FORUM ON EDUCATION
Physics in Motion: A course for non-majors at Vassar College
Video analysis technology has been available for about two decades. I have incorporated in my introductory courses since 1995, initially with analog film and finally moving to digital video in the past five years. Since then, many innovative physics teachers have integrated video analysis into their introductory courses. This has been done to varying degrees, both at the high school and college level, in small liberal arts schools, community colleges and large universities. All of these uses were for courses where the majority of the students were representative of the usual population (pre-med, engineers, science majors, physics majors). Three years ago, I submitted a proposal to the National Science Foundation Course Curriculum and Laboratory Improvement (CCLI) Program. I wanted to develop and teach a course using the technique of video analysis, for a different student population and outside of the confines of the expected curriculum of an introductory physics course. The course, “Physics in Motion” is designed for freshmen in their first semester or for upper level students NOT majoring in the sciences. Taking video analysis outside of the standard curriculum has provided much more freedom in the topics covered and the order in which they are covered. Students have been “figuring out the physics” from the digital video with a little help and guidance from me.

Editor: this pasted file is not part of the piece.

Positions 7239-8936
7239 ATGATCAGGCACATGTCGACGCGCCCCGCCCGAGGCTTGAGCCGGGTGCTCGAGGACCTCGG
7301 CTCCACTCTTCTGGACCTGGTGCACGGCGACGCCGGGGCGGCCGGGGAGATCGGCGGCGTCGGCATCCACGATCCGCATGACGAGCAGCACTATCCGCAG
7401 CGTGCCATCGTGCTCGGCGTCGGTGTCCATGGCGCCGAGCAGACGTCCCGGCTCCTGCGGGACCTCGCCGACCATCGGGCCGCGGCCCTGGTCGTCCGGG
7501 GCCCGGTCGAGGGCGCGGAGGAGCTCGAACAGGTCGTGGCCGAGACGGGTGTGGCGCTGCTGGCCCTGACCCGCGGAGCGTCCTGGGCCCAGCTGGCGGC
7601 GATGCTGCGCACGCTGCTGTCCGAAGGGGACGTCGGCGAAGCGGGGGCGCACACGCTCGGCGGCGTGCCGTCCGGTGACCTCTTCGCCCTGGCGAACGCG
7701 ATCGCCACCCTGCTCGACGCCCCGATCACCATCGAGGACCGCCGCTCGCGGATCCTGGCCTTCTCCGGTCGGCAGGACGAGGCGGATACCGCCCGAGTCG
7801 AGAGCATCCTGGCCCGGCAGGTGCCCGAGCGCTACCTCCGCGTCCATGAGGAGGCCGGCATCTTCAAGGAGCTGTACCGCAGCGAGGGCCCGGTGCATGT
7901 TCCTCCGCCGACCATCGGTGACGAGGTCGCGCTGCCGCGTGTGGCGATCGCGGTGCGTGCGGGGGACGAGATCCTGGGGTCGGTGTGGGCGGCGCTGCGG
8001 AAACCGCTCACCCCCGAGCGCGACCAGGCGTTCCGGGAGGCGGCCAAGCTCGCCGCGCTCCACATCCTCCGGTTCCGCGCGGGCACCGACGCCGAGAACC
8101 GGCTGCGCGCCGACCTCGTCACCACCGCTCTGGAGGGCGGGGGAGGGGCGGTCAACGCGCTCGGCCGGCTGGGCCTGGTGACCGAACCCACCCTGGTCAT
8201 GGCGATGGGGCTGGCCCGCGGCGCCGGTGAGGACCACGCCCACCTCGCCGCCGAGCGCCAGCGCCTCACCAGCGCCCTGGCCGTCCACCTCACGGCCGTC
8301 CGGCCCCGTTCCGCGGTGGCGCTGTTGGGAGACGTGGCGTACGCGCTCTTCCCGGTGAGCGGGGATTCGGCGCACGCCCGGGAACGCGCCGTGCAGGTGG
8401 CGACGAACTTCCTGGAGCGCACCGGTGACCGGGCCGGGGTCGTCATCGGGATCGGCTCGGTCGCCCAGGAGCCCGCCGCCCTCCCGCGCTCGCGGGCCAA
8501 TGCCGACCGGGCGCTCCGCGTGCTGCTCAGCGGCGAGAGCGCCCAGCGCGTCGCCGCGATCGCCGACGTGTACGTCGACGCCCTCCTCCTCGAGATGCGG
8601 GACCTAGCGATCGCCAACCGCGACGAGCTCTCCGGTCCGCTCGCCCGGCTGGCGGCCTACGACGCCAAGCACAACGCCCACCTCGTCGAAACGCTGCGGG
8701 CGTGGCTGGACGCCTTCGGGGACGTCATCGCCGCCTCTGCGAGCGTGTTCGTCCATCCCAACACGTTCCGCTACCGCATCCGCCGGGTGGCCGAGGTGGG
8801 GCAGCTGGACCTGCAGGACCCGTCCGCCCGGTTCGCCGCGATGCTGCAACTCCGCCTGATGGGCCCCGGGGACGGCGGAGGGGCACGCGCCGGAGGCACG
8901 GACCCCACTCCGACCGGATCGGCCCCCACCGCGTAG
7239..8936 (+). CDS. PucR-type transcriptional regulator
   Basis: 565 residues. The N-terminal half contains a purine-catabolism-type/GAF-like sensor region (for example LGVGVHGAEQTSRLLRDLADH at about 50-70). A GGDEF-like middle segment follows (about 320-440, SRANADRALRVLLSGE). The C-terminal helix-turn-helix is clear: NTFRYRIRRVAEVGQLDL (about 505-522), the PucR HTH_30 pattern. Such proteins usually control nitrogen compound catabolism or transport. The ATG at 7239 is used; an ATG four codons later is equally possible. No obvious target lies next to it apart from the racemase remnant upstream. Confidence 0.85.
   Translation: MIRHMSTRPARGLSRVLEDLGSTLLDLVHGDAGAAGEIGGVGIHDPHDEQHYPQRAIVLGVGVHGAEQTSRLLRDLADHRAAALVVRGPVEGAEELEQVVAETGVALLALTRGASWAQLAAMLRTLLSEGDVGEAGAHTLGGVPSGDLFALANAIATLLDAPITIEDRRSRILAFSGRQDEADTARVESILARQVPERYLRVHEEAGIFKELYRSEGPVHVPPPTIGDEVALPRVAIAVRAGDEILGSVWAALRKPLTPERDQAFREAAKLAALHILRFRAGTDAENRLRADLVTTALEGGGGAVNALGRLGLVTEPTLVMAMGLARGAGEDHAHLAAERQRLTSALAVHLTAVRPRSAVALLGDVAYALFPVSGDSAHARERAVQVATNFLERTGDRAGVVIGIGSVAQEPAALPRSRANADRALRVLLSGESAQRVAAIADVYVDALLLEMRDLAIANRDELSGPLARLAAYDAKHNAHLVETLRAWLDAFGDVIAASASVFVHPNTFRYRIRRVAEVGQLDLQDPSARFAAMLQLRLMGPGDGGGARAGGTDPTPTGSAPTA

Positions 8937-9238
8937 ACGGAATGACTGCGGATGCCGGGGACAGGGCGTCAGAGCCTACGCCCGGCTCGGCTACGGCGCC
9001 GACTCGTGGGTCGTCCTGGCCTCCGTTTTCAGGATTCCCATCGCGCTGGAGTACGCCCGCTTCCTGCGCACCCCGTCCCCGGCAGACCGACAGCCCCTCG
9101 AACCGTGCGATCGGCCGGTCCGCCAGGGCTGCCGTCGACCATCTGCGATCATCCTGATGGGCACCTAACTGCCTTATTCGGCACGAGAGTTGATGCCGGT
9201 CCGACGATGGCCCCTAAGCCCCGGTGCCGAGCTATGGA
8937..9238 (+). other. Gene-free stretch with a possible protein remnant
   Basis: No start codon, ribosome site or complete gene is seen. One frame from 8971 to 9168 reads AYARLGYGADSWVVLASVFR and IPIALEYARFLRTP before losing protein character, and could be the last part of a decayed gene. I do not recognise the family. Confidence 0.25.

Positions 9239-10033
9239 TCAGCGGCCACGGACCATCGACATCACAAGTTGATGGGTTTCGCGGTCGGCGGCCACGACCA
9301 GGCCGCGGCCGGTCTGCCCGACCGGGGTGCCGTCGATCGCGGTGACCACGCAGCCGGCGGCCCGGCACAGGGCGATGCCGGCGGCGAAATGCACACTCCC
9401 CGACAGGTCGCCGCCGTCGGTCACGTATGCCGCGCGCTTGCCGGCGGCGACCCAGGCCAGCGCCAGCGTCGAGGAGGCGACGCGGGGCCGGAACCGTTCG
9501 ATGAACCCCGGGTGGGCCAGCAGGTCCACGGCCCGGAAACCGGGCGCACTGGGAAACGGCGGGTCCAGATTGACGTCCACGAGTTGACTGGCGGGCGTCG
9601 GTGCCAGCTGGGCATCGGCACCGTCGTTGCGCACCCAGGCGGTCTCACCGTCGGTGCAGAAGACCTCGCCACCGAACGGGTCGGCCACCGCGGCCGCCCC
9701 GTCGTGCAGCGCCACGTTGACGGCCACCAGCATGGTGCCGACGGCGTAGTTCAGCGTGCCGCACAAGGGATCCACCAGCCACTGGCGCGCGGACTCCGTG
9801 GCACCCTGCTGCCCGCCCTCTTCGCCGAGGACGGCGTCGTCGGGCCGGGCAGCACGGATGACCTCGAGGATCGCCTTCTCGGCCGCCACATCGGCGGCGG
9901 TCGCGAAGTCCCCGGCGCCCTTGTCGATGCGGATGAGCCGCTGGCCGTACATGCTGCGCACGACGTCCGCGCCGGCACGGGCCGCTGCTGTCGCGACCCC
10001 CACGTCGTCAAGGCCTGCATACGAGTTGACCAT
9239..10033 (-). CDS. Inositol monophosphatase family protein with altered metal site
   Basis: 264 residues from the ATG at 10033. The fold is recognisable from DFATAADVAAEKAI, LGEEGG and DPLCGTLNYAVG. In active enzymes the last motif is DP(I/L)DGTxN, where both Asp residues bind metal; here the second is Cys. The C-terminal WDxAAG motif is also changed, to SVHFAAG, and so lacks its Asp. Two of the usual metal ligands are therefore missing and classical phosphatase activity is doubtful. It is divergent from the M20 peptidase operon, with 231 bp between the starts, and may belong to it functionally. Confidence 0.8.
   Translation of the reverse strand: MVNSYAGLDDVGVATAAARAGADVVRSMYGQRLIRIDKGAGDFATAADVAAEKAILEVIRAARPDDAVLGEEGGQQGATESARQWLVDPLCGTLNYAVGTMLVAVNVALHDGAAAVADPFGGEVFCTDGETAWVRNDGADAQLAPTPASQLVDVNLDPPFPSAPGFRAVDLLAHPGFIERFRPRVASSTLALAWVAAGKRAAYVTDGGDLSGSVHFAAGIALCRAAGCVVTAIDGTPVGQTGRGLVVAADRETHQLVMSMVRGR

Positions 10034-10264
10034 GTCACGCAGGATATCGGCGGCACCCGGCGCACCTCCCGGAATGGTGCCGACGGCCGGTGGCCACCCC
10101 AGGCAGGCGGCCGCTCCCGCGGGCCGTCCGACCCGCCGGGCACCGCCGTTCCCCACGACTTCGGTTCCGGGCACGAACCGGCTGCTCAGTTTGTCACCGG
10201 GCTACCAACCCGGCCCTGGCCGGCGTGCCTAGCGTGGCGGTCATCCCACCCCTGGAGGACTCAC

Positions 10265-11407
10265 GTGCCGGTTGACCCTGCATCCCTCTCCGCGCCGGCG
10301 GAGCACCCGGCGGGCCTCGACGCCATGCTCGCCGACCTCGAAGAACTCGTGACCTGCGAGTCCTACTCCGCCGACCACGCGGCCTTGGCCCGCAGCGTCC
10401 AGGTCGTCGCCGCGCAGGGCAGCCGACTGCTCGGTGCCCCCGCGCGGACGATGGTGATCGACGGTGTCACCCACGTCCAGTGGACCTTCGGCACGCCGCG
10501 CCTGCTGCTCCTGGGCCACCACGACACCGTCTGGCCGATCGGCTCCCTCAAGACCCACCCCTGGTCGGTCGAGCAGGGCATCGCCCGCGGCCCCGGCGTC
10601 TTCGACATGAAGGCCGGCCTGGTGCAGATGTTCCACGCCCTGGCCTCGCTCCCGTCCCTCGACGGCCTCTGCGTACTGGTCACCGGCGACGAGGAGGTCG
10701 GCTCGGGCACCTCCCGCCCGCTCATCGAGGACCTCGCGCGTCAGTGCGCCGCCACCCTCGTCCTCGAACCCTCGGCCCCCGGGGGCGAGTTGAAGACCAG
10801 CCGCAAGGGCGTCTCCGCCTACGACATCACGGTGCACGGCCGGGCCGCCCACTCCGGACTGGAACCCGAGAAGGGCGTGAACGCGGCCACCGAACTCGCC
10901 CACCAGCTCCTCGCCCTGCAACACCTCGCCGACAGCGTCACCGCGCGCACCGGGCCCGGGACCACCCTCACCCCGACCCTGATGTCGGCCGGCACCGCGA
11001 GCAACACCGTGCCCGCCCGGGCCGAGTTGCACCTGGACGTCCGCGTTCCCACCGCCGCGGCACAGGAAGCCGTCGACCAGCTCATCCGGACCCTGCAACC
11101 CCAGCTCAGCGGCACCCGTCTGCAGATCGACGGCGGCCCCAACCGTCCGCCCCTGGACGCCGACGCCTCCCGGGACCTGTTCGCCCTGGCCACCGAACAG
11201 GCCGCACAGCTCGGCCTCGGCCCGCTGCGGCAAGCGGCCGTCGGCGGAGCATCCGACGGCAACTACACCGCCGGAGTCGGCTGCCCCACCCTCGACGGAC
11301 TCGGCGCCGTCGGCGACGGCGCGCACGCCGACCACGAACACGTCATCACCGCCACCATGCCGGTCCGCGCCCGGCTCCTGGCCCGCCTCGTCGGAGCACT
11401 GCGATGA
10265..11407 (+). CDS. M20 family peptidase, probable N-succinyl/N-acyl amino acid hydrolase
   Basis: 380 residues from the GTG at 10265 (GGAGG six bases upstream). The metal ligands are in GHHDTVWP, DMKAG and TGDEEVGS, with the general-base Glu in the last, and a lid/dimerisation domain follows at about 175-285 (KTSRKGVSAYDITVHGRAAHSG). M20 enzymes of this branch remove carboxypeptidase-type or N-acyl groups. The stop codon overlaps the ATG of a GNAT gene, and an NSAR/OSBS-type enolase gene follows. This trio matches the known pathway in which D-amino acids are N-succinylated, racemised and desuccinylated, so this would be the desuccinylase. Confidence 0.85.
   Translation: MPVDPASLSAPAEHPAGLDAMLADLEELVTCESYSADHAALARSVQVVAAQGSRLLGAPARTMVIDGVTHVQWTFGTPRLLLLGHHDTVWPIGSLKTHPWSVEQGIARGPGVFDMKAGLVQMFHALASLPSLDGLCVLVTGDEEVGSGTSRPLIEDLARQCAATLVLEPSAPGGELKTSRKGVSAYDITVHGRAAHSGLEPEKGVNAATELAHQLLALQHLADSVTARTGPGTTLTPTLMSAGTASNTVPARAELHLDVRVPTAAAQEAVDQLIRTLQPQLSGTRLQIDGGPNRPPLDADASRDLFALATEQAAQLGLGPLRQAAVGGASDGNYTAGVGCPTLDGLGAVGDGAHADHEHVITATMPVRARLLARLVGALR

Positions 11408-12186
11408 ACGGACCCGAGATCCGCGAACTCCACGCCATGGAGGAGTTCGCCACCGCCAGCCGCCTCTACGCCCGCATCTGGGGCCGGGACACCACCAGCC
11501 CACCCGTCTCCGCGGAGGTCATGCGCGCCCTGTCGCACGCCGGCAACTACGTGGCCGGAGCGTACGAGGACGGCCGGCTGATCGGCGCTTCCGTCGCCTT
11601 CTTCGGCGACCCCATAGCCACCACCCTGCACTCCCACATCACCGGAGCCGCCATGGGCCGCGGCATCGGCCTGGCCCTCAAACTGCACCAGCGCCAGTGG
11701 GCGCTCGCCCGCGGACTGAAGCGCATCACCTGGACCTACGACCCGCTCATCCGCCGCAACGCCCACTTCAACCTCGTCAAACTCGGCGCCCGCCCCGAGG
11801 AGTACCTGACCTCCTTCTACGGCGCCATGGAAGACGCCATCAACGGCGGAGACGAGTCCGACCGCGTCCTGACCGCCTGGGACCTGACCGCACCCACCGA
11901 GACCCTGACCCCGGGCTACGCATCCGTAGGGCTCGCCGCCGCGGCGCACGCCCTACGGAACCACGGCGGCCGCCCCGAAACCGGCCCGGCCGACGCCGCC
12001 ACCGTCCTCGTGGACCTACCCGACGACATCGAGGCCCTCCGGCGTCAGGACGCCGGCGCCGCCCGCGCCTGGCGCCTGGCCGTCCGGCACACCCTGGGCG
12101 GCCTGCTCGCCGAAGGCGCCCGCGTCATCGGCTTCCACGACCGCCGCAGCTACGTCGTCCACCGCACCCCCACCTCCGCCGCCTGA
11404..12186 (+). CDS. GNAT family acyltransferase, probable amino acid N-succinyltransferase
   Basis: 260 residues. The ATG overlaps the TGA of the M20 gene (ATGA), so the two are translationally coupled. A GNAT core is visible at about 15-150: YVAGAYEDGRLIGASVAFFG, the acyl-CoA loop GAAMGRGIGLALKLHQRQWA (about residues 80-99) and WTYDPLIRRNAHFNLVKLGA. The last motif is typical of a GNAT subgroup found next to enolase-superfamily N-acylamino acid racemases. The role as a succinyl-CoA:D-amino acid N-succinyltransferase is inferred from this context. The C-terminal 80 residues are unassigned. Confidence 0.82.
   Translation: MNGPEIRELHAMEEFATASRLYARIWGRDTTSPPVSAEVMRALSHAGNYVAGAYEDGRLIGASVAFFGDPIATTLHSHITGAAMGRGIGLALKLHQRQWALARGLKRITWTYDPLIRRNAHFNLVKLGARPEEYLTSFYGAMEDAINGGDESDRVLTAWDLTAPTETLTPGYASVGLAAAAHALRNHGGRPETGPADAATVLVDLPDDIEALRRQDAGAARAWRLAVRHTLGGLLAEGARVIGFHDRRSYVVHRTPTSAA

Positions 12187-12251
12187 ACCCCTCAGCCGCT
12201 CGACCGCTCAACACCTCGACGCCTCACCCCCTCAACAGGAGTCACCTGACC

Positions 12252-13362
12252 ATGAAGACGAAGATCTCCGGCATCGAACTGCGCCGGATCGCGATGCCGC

During the first six or seven weeks of the course, they worked on projects (in groups of 2–4 students) investigating the concepts of velocity, acceleration, forces (including friction) and energy. For the first assignment, they filmed something (of their choice) that was slowing down. They predicted graphs of position, velocity and acceleration. After making the predictions, they analyzed their video on the computer using VideoPoint? and compared their predictions to the actual results. More important than correct predictions was their understanding of the differences between their predictions and the actual results. Students then worked in groups, sharing their videos and finding commonality. Whether the movie was of a ball thrown up or a teddy bear sliding on the dorm floor, the students were able to identify similarities and differences. Many of the activities in the first half of the course were in this form: look around for something that moves in a certain way, make predictions about its motion, film it, analyze it, compare and contrast, reconcile differences, share with others, make a movie or presentation to share with the whole class. Investigations included answering questions such as “ Does the coefficient of friction between two surfaces depend on the mass of the sliding object?” “How much smaller is the coefficient of friction on an air hockey table with the air on than with the air off?” and “Does the mass of an object affects how far it will slide before stopping on a surface with friction?”
In many of the presentations, I heard physics discussed in ways that I have never heard before in my “standard” introductory courses. The students seemed to get a much deeper understanding of the physics involved and were able to apply it to new situations with success.
The second half of the course was primarily devoted to the design, implementation and creation of a multimedia project for K-12 students. I could not have imagined all of the ideas that the groups (nine so far) thought of. DVD’s were created on playground physics, videogame physics, roller coasters, swimming and diving to name a few. They were presented in classrooms and auditoriums to students in 5th, 6th, 7th and 12th grades.